My Top 15 Songs in Christ-Centered Hip-Hop This Year

The title says it all. Why explain?

15. “The Saints” | Andy Mineo featuring KB & Trip Lee | Heroes for Sale

14. “Bloodlines” | Alex Faith feat. J.R. | ATLast

13. “Organized Religion” | Beautiful Eulogy feat. Jackie Hill & Eshon Burgundy | Instruments of Mercy

12. “Hypocrite (Black Chapter)” | MC Jin | Hypocrite

11. “Misconception Pt. 2” | Lecrae feat. W.L.A.K. | Church Clothes 2

10. “Headphones” | Black Knight | The Young Future EP

9. “Vital Lens” | Beautiful Eulogy | Instruments of Mercy

8. “YHWH” | W.L.A.K. feat. Swoope & Dre Murray | W.L.A.K.

7. “Death Has Died” | Andy Mineo | Heroes for Sale

6. “Never Giving Up” | Alex Faith feat. Social Club | ATLast

5. “Exalted (Psalm 110)” | Shai Linne | Lyrical Theology, Pt. 1: Theology

4. “Shallow” | Andy Mineo feat. Swoope | Heroes for Sale

3. “Instruments of Mercy” | Beautiful Eulogy feat. Hello Abigail | Instruments of Mercy

2. “Letting Me Go” | Alex Faith | ATLast

And No. 1 is…

1. “Changed Hearts” | Braille | Glimpses of Grace

Top appearers: Alex Faith (Nos. 2, 6, 8, 11 and 14), Beautiful Eulogy’s Braille (Nos. 1, 3, 9 and 13), Andy Mineo (Nos. 4, 7 and 15) and Swoope (Nos. 4, 8 and 11).

Hope you enjoy! If you want to listen to these songs here, I embedded the Spotify playlist below. The No. 1 song is not on Spotify, but you can listen to it in the video above:

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Hope Fulfilled: The Meaning of Christmas

I remember the hope I felt each Christmas morning when I was younger. I would wake up and sit at the top of the stairs in my house, waiting for my parents to tell me and my siblings that we could come down and see what gifts they had gotten us. The anticipation killed me. Was it a hockey jersey? Was it a bike? Was it that video game I wanted? Even last year, my junior year of college, I was a little more excited than I perhaps should have been on Christmas morning.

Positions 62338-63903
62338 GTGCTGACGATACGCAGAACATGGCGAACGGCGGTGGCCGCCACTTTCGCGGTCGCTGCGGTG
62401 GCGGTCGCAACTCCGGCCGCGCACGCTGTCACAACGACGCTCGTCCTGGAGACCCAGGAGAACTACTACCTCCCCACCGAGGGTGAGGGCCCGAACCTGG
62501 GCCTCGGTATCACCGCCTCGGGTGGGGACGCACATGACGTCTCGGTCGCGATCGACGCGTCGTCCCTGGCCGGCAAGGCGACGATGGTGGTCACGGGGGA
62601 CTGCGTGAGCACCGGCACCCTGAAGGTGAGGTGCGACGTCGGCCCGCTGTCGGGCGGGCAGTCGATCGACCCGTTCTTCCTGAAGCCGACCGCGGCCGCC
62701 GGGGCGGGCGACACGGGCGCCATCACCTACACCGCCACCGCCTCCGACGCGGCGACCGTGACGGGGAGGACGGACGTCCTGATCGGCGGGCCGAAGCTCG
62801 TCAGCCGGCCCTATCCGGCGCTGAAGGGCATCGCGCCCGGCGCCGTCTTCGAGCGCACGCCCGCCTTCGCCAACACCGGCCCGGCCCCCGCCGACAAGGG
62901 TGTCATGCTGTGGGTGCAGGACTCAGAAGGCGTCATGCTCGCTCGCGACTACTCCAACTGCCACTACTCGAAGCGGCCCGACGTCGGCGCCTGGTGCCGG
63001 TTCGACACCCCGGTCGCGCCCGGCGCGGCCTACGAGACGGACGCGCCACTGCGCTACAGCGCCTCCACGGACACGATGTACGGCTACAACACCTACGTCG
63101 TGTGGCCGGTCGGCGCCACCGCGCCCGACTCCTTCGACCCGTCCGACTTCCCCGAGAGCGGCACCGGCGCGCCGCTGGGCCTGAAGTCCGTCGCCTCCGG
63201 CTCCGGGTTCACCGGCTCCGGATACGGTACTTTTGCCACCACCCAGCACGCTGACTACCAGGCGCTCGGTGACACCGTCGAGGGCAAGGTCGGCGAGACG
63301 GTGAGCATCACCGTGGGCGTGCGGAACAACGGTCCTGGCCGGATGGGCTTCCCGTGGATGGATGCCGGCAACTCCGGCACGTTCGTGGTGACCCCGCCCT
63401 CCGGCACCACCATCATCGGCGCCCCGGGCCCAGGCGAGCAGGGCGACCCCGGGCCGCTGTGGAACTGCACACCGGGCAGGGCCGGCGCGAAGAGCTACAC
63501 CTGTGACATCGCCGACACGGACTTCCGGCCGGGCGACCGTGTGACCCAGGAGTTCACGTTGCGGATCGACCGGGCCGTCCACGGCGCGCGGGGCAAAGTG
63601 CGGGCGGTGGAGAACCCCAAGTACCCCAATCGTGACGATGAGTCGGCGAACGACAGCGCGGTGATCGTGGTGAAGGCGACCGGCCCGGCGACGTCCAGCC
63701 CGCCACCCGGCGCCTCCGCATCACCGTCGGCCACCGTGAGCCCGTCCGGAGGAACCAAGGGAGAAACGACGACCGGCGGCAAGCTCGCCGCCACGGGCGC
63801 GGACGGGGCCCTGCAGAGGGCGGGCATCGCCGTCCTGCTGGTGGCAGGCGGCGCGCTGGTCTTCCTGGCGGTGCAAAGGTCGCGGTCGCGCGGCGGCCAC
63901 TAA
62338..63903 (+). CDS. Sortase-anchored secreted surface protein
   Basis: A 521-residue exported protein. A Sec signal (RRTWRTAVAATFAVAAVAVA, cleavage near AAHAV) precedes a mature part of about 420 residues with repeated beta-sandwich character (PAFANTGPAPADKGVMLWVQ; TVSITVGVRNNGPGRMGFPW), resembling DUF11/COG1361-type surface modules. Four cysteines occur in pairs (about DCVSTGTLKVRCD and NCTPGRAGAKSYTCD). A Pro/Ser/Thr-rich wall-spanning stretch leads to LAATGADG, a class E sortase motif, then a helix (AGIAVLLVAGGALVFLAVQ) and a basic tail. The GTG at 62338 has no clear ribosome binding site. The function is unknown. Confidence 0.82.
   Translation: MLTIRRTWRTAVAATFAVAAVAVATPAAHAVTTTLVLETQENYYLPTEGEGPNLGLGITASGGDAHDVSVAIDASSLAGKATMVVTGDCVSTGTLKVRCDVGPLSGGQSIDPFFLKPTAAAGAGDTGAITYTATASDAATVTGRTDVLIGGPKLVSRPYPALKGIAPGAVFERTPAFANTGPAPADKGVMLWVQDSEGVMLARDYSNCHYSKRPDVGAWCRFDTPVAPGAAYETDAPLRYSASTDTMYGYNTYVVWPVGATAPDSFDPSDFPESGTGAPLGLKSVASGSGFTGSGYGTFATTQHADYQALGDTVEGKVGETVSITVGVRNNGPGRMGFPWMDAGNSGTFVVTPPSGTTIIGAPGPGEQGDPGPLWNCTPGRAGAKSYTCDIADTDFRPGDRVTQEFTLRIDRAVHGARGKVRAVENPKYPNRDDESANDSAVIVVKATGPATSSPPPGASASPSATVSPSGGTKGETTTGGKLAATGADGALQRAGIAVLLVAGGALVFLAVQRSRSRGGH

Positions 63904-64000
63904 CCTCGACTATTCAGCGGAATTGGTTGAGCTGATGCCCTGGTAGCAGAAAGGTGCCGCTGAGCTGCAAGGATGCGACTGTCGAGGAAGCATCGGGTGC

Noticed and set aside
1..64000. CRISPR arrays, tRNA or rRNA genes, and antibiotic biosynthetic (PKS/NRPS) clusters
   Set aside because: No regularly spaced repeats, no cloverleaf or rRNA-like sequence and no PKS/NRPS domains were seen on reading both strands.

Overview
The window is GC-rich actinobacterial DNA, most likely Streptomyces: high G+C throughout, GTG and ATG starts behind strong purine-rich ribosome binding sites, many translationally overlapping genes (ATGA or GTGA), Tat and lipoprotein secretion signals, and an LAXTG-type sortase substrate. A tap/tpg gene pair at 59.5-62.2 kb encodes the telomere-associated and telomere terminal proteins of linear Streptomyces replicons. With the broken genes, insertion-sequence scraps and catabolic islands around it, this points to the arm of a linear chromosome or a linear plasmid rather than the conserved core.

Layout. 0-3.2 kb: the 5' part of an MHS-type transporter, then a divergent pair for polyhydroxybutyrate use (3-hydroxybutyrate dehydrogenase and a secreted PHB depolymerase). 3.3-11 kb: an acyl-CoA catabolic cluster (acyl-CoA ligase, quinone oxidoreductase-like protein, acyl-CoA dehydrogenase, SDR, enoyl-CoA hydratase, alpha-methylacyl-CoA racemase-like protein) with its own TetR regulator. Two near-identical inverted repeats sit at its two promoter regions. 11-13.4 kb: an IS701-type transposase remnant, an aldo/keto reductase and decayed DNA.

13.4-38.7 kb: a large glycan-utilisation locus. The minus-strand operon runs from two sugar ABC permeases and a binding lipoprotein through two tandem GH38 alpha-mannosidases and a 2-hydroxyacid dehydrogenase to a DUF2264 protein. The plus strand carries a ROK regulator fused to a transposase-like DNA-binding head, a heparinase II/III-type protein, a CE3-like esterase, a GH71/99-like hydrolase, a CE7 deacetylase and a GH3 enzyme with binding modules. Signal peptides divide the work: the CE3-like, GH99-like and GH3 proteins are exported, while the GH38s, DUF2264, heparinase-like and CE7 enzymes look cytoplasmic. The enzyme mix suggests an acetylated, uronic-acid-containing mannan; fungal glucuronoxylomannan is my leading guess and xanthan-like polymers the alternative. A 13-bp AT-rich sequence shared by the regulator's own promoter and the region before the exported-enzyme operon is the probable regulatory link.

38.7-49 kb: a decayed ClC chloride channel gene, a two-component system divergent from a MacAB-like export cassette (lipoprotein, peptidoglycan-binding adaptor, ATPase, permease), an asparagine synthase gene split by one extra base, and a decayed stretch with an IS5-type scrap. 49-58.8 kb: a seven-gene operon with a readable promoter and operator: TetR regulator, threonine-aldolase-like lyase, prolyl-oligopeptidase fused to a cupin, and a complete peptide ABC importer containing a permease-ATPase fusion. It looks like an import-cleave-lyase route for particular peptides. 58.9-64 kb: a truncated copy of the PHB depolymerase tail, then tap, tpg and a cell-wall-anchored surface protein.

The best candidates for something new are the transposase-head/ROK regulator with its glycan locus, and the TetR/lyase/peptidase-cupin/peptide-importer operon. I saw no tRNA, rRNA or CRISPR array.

The anticipation of receiving a gift brings about happiness, excitement and hope for great things to come. Christmas is one of the times that we experience that the greatest.

For the Christian, however, the anticipation and joy is in a gift far more expensive, yet far more available, than anything our parents can get us.

Christmas is hope fulfilled. Throughout the Old Testament, the Israelites were waiting for the fulfillment of the old covenant and the institution of a new one. Jeremiah 31:31-34 fills us in (emphasis added):

31 “Behold, the days are coming, declares the Lord, when I will make a new covenant with the house of Israel and the house of Judah, 32 not like the covenant that I made with their fathers on the day when I took them by the hand to bring them out of the land of Egypt, my covenant that they broke, though I was their husband, declares the Lord. 33 For this is the covenant that I will make with the house of Israel after those days, declares the Lord: I will put my law within them, and I will write it on their hearts. And I will be their God, and they shall be my people. 34 And no longer shall each one teach his neighbor and each his brother, saying, ‘Know the Lord,’ for they shall all know me, from the least of them to the greatest, declares the Lord. For I will forgive their iniquity, and I will remember their sin no more.”

The hope is sin forgiven, God known, adoption. Before Christ’s descent, there was no full forgiveness of sins, there was no truly knowing God. The only one who had any idea of “knowing God” was the high priest, who once a year went into the high places and made sacrifices before the presence of God.

Christ replaced that high priest and became a better one, as Hebrews 7:26-28 makes clear:

26 For it was indeed fitting that we should have such a high priest, holy, innocent, unstained, separated from sinners, and exalted above the heavens. 27 He has no need, like those high priests, to offer sacrifices daily, first for his own sins and then for those of the people, since he did this once for all when he offered up himself. 28 For the law appoints men in their weakness as high priests, but the word of the oath, which came later than the law, appoints a Son who has been made perfect forever.

Because of this, we have a hope (that was once set up) FULFILLED. We no longer have to wait for salvation like we waited on Christmas morning for those gifts from our parents. It’s here for us. And Christ opened it up to not just the Jews, but also to the Gentiles, as Paul said the gospel is good news for both the Jew and the Greek. Hebrews 9:11-15 says (emphasis added again):